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Time Magazine Tackles Drones

Lev Grossman and Chris Anderson weigh in on the present and future of UAVs

3 min read
Time Magazine Tackles Drones

I don't know which one of you out there still subscribes to print magazines (besides IEEE Spectrum's excellent and award-winning print magazine, of course), but there's this out there called Time that I guess some people read or something, and this month they've got a couple of very good stories on drones.

There's a lot in Lev Grossman's Time article about the military and privacy aspects of drones, which is totally understandable, but we talk about it a lot around here so I'm not going to rehash it. Instead, let's think about the future. From the article:

Five years ago the Parrot couldn't have existed; it's an anthology of fresh-off-the-vine technologies. Five years ago there weren't cameras as tiny and sharp or chips as tiny and fast. Batteries weren't as light and didn't last as long. Smart phones and tablets still had a long way to go, as did the hyperminiaturized sensors with which the Parrot is studded: an accelerometer, a gyroscope, a magnetometer and a pair of ultrasound altimeters. A few weeks ago, Parrot announced an add-on GPS widget that will be available later this year.

In a way, drones represent the much delayed coming of age of a field that has experienced a prolonged adolescence, namely robotics. For decades robots stumbled along on the ground, slowly and clumsily, rarely achieving even bipedal locomotion. Right now the apex of consumer robotics is that humble domestic trilobite, the Roomba. But it turns out that the earth's surface is simply not the robot's natural domain. When robots take to the air, they're faster and nimbler and more graceful than humans will ever be. All along, robots just wanted to be drones.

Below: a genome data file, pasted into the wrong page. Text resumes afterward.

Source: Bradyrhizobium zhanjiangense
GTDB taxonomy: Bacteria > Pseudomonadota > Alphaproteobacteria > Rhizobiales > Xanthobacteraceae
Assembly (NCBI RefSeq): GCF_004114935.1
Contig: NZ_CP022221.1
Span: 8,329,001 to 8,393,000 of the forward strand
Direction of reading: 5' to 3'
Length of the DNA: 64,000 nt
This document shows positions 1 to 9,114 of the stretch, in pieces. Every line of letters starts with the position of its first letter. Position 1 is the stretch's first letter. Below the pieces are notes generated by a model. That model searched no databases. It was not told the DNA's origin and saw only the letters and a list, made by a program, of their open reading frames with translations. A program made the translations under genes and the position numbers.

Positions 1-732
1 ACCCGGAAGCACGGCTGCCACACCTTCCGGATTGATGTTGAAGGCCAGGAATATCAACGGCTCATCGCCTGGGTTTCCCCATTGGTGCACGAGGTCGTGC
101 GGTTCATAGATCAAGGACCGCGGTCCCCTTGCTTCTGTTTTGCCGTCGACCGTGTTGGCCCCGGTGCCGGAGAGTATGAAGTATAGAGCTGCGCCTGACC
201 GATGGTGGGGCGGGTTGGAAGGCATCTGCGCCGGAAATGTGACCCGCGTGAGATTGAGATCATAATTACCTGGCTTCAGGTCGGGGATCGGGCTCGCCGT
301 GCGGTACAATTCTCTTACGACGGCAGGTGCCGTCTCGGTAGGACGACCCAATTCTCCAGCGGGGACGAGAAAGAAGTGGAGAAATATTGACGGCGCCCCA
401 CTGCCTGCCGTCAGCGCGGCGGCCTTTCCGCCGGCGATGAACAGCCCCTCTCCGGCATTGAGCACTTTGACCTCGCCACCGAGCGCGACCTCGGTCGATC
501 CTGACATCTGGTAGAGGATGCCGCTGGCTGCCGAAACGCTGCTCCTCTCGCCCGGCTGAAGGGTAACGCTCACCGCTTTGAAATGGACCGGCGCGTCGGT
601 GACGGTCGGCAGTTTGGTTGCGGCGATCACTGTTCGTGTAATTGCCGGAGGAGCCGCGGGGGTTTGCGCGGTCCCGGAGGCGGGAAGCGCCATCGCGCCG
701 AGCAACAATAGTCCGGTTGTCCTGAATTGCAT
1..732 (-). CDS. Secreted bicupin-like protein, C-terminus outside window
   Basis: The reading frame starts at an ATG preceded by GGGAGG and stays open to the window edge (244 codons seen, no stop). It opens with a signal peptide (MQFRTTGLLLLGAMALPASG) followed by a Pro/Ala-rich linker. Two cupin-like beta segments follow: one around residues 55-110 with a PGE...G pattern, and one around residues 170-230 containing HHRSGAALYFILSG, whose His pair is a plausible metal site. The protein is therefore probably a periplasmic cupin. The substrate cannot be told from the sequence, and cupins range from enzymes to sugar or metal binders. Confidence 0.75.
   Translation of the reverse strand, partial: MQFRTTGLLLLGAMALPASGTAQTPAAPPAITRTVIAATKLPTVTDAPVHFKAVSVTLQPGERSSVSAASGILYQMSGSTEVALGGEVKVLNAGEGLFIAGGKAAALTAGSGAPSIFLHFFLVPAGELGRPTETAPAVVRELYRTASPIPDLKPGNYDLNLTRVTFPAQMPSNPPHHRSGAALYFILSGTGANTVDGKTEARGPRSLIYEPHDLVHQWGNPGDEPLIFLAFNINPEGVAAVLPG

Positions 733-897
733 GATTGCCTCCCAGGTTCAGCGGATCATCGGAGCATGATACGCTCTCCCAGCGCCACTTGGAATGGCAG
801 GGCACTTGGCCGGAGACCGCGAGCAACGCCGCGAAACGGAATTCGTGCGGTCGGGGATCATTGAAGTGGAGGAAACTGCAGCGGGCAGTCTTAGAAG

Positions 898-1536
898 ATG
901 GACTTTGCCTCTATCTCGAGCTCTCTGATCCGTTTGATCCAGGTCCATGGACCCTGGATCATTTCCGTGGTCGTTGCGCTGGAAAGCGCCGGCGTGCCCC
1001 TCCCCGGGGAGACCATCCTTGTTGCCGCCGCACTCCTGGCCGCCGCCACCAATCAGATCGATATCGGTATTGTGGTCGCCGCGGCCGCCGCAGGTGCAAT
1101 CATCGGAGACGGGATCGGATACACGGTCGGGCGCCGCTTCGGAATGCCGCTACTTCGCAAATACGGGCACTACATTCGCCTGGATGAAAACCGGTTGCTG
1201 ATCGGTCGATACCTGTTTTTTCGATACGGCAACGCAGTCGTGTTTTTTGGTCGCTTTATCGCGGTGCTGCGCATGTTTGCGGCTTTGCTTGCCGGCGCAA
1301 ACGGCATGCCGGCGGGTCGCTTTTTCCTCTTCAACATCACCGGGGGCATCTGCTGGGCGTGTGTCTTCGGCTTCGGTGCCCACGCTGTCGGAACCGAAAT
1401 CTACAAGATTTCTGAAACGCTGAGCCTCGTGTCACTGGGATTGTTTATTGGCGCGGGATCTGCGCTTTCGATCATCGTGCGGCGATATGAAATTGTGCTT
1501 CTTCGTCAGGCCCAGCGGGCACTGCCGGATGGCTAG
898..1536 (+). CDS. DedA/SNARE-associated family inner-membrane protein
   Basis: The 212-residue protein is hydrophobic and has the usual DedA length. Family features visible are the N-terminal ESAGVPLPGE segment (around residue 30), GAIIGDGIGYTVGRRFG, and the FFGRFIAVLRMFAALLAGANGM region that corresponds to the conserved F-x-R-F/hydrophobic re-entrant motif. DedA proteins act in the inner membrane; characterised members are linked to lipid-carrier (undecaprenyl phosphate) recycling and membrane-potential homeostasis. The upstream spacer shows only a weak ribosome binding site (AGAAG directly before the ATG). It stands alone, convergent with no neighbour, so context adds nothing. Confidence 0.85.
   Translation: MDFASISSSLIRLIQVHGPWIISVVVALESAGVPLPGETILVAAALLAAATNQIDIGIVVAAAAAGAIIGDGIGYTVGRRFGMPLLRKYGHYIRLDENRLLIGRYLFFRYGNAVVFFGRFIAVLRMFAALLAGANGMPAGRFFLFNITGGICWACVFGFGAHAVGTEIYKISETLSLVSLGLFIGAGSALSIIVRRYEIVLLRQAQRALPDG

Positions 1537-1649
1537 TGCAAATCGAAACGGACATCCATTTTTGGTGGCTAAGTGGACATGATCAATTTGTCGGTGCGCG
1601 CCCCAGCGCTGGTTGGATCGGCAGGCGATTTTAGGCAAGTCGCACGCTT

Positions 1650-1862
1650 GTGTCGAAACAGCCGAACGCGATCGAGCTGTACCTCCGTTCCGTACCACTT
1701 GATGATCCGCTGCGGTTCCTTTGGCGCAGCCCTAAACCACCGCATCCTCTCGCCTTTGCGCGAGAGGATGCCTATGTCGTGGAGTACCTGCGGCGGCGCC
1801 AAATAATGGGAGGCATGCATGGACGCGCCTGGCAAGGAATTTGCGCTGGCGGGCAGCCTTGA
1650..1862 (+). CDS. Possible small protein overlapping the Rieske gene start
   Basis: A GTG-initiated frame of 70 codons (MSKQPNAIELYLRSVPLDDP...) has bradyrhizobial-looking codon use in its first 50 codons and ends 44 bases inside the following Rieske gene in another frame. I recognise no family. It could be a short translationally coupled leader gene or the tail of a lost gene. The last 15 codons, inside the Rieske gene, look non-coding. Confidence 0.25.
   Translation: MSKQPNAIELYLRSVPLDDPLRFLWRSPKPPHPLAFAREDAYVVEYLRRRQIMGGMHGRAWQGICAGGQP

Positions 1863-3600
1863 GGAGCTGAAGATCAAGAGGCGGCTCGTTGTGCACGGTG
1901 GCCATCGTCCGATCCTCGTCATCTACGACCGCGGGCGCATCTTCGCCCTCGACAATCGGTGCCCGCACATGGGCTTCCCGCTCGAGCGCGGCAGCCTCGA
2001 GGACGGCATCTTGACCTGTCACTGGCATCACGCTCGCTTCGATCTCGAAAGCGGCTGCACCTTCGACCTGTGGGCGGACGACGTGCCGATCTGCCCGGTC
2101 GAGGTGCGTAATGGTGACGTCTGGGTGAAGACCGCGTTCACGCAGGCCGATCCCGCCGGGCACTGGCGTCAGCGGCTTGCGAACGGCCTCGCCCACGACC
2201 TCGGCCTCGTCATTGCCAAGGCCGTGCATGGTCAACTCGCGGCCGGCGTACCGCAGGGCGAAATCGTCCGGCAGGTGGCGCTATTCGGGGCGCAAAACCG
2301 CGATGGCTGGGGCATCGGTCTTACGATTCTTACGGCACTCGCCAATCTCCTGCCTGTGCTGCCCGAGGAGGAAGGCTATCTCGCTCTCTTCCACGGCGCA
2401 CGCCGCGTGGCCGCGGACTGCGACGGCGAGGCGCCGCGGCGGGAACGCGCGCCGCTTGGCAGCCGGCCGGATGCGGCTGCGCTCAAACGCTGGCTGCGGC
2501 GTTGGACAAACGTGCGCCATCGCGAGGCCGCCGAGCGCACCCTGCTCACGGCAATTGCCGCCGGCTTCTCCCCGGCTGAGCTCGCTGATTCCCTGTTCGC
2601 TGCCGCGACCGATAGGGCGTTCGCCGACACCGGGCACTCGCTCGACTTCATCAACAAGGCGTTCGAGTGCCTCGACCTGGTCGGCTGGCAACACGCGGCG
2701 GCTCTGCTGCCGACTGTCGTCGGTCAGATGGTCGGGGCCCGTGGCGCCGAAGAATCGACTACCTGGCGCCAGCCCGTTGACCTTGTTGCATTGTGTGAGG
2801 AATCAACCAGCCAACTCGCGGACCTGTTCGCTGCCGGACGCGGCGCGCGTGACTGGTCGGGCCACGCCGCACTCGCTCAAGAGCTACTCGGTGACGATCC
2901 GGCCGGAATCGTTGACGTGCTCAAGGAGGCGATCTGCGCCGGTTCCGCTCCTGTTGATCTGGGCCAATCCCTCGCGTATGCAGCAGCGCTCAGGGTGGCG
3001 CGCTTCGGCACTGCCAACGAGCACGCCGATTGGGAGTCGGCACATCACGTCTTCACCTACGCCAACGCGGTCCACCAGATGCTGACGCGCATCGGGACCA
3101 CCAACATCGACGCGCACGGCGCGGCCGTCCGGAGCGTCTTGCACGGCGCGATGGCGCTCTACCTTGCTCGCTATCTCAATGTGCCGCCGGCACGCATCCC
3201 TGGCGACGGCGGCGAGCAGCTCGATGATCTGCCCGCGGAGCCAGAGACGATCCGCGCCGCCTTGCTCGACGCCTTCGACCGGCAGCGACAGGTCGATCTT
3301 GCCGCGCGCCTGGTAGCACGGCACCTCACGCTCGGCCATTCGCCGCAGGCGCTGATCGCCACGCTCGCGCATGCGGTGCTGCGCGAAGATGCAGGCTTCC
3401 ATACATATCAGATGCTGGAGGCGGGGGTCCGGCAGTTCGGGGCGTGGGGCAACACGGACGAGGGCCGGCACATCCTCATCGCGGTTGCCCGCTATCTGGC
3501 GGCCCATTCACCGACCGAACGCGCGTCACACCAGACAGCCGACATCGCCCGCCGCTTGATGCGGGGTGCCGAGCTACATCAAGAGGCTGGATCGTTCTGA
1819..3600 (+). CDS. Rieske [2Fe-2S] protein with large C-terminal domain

Grossman is totally right about the fact that robots have been held back by hardware, and it's no coincidence that smart phones and tablets have made a lot of recent progress just as robots have. It's an unfortunate fact that there isn't enough of a market for consumer robotics to really drive bespoke hardware innovation through mass production, but that's cool, because we can just take stuff like cell phones and tablets (and, for that matter, cars) and rip their guts out and repurpose them. It's not the fastest way to get things done, but it's been surprisingly successful, especially when companies get creative, like using tablets and smart phones for the brains of their robots directly.

I think, however, that robots aren't destined to be drones. They happen to be good at being drones right now because drones are, in a very relative sense, easy. Or at least, way easier than ground robots. Drones in the air can localize with GPS, and they can successfully avoid hitting obstacles with vision systems that are much simpler than what a ground robot would need to be equipped with. Those two facts mean that it's possible for a roboticist to build themselves an "autonomous" aerial platform, and it's just as possible for a consumer who's not a roboticist to buy one for a not outrageous amount of money.